Here is her interpretation:

    So, your dream, dear friend, (I cannot find it this morning on your site, but it is unnecessary) was the one of emptying your locker in the temple. Only a few thoughts–obviously your “leaving” the Church, being excommunicated and needing to “remove” yourself and belongings from it. Also interesting that the group of men there were seminary (education) not general authoriites, which as their titles imply, have represented the “authority” or power, not necessarily the growth or treasures of the mind. And then the fact that you were a promiscuous, attractive woman…the tempting of the base instincts of others’ desire to think freely and courageously define their own paths, as they tepidly play I-love-you, I-love-you-not with you–now standing defiantly, hypocritically aloof with, I never knew her!

    Well, this is far too much for this blog, I’m sure. And perhaps some of you who have gotten this far are shaking your heads. But, Kathy, I now know something I didn’t know before your message above. Thank you.

  23. Zhenya says:

    With the realization that came to me in reading Kathy’s #12 comment, I (EK) have changed my sign-on name to my Russian name (which my Swedish wife uses for me). The name “Zhenya” (Russian version of “Gene”) can be used by either man or woman. My father named me after his oldest niece, Yevgenia (Eugenia) whom I met in 1996, not long before she died in Melitopol, Ukraine (my dad’s home town) and long after my dad died in California in 1964 without ever knowing what had happened to his family after he left his country in 1920 as a refugee of the Russian Revolution. This old first cousin, Zhenya, had always wondered whatever had happened to her “Uncle Kolya”. I had come to tell her all about it and about the strange people called Mormons that her uncle had married into and that I had grown up as.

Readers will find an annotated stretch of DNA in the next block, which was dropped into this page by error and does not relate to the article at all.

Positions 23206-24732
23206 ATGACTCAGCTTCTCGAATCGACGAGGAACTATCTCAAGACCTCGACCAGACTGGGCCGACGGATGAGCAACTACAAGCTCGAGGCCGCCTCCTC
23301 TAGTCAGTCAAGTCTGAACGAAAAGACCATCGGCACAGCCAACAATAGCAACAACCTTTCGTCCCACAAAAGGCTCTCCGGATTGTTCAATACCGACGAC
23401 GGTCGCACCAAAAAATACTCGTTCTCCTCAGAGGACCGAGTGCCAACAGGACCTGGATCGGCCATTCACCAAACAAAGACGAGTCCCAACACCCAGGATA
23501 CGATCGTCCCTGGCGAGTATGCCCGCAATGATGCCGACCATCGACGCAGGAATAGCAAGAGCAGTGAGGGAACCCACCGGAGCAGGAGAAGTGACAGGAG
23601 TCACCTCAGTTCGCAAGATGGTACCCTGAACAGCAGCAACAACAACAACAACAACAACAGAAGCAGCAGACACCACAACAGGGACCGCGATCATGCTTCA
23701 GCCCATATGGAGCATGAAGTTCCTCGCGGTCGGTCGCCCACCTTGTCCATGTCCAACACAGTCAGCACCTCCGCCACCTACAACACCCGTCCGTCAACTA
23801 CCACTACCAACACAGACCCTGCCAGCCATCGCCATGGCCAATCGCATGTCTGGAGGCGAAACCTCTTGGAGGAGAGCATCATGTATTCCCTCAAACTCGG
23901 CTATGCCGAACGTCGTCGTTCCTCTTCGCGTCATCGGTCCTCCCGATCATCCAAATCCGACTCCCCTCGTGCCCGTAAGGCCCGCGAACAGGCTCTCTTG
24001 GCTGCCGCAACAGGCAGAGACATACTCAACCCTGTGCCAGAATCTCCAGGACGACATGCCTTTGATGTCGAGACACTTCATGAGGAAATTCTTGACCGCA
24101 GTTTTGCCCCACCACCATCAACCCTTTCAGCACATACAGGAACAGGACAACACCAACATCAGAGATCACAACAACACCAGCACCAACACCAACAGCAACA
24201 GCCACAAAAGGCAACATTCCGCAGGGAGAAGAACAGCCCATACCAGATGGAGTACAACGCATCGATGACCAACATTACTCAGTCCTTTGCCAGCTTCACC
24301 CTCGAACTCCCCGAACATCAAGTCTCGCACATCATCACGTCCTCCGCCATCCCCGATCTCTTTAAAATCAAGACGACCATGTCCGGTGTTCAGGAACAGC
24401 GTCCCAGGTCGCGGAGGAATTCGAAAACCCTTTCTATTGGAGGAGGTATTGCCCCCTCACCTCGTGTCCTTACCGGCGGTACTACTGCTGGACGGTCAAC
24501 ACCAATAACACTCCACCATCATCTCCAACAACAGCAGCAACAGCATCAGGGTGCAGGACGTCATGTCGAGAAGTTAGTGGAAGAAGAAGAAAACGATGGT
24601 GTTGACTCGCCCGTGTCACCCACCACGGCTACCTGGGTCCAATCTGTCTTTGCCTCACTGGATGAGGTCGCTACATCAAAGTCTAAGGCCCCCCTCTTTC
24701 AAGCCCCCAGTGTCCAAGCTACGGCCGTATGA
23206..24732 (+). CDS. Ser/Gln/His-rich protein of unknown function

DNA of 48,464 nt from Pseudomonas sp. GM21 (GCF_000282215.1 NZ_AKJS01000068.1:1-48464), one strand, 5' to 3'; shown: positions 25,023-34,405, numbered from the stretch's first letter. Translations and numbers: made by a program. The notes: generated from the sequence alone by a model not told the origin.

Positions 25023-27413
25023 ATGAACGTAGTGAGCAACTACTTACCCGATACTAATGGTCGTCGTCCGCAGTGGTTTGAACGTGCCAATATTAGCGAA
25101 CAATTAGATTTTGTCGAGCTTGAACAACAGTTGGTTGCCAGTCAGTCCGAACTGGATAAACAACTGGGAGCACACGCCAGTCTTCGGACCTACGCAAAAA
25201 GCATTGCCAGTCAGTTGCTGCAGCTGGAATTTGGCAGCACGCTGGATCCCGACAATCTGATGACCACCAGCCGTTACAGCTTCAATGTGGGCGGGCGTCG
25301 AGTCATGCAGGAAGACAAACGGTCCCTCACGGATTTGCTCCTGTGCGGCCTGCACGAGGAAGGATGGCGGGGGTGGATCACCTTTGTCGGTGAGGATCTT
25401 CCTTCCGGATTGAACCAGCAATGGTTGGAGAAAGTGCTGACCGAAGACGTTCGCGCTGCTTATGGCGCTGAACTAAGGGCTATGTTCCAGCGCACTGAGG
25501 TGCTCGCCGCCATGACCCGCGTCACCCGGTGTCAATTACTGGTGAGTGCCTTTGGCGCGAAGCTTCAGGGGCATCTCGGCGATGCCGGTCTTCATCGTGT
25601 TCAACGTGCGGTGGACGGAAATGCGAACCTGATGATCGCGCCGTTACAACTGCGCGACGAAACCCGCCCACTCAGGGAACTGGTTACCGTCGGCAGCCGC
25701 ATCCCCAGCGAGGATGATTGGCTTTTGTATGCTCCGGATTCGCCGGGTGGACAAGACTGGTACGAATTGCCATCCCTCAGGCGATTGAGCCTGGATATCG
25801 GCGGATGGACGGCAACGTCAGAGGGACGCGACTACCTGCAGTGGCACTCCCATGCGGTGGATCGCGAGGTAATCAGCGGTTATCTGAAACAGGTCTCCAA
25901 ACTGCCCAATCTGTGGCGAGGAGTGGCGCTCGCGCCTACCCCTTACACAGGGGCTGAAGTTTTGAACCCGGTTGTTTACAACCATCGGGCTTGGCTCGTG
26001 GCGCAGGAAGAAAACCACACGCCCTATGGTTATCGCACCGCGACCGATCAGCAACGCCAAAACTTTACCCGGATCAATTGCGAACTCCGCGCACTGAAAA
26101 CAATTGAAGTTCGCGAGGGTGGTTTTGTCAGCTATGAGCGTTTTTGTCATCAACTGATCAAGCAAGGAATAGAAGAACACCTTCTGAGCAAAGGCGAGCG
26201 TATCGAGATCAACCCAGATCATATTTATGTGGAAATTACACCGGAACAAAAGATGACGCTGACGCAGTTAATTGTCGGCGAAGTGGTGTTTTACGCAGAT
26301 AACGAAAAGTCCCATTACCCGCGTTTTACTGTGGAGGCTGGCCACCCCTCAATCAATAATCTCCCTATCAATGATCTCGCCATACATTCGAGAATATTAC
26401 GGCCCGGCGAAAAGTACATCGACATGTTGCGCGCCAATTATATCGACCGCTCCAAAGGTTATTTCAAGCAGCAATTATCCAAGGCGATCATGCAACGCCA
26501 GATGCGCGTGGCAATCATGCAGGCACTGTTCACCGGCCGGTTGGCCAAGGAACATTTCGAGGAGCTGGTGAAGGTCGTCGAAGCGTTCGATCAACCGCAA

24. Zhenya says:


    I would like to know your personall feelings about our Mormon culture (the inner reality) versus what they are for our society (outer reality). I hope that’s not too loaded. If I were asked such a question, I’d have to answer it from different parts of me: my intellectual self, my feminine feeling self and my 5 year old simple believer self (who sees guardian angels).

    I want to tell you about a first time experience being moved by a scriptural passage just weeks after the 23 Dec 64 dream I mentioned earlier. That one verse began to make the dream make sense. We have been talking about women being able to share personal issues better than can men. That’s what you could do for me: deep listening.

  25. Zhenya says:


    Was your quick, kind response to my email a gentle dismissal? Had you actually the time to read the attachments before replying? If so, did they not speak to you? It seems not.

    Surely the real challenge for us in our common Mormon culture is to truly hear and value each other?¢‚Ǩ‚Ñ¢s interior realities. You allude to yours, but do not disclose anything. I wish we could do this with each other. The challenge doesn?¢‚Ǩ‚Ñ¢t include that any one person?¢‚Ǩ‚Ñ¢s interior reality should be?¢‚Ǩ‚Äùor can be–that of another. It?¢‚Ǩ‚Ñ¢s a question of feeling safe enough to risk their disclosure. Yes, that can be daunting and swamping, not only for the discloser, but for anyone who would consider that which is disclosed. And in the face of such a challenge, dismissal is too often the watch word. The male dominated attitude that pervades our society (not culture?¢‚Ǩ‚Äùplease keep the difference clear–I?¢‚Ǩ‚Ñ¢m using these terms as Wilber uses them) is simply unaware or dismissive of such realities. It was this attitude from the beginning?¢‚Ǩ‚Äùeven among our own people–that evoked Joseph?¢‚Ǩ‚Ñ¢s lament: ?¢‚Ǩ?ìNo man knows my history?¢‚Ǩ¬¶?¢‚Ǩ¬ù and still no man does!–although some try, such as our Michael Quinn. But how about the women? I am not talking about feminists. I am talking about women who know their femininity (as D. H. Lawrence observed it) and don?¢‚Ǩ‚Ñ¢t need to prove their manhood.

  26. How very bizarre to have this post come up at this time from two years ago! What’s going on? In any case, it is a perfect seguay into/from the more recent “How can we be saviors on Mt. Zion?” thread…

    I never did get a follow up response from Kathy to my comment #32. Could this reactivation be it after 2 years? 🙂